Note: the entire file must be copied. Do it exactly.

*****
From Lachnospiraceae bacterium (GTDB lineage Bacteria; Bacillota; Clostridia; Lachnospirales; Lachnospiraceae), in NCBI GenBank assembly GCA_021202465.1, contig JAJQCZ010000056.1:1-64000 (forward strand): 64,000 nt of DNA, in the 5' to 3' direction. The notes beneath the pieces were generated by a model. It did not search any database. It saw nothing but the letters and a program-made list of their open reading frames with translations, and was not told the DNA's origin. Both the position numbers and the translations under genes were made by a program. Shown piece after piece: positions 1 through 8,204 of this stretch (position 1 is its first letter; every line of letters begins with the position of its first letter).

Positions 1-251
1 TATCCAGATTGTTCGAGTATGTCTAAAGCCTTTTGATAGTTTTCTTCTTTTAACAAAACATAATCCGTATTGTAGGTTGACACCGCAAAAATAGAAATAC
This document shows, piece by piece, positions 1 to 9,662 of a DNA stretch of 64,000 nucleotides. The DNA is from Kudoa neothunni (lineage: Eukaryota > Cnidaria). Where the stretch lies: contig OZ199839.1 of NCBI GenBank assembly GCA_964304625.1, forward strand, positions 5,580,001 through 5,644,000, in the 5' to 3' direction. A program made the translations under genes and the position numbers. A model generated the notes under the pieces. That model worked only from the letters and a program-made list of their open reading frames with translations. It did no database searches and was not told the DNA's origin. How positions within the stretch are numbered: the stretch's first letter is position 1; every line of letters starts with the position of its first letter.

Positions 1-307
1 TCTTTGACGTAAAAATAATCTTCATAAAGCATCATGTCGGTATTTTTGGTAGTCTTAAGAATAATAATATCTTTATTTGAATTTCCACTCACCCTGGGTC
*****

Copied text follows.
From Lachnospiraceae bacterium (GTDB lineage Bacteria; Bacillota; Clostridia; Lachnospirales; Lachnospiraceae), in NCBI GenBank assembly GCA_021202465.1, contig JAJQCZ010000056.1:1-64000 (forward strand): 64,000 nt of DNA, in the 5' to 3' direction. The notes beneath the pieces were generated by a model. It did not search any database. It saw nothing but the letters and a program-made list of their open reading frames with translations, and was not told the DNA's origin. Both the position numbers and the translations under genes were made by a program. Shown piece after piece: positions 1 through 8,204 of this stretch (position 1 is its first letter; every line of letters begins with the position of its first letter).

Positions 1-251
1 TATCCAGATTGTTCGAGTATGTCTAAAGCCTTTTGATAGTTTTCTTCTTTTAACAAAACATAATCCGTATTGTAGGTTGACACCGCAAAAATAGAAATAC
This document shows, piece by piece, positions 1 to 9,662 of a DNA stretch of 64,000 nucleotides. The DNA is from Kudoa neothunni (lineage: Eukaryota > Cnidaria). Where the stretch lies: contig OZ199839.1 of NCBI GenBank assembly GCA_964304625.1, forward strand, positions 5,580,001 through 5,644,000, in the 5' to 3' direction. A program made the translations under genes and the position numbers. A model generated the notes under the pieces. That model worked only from the letters and a program-made list of their open reading frames with translations. It did no database searches and was not told the DNA's origin. How positions within the stretch are numbered: the stretch's first letter is position 1; every line of letters starts with the position of its first letter.

Positions 1-307
1 TCTTTGACGTAAAAATAATCTTCATAAAGCATCATGTCGGTATTTTTGGTAGTCTTAAGAATAATAATATCTTTATTTGAATTTCCACTCACCCTGGGTC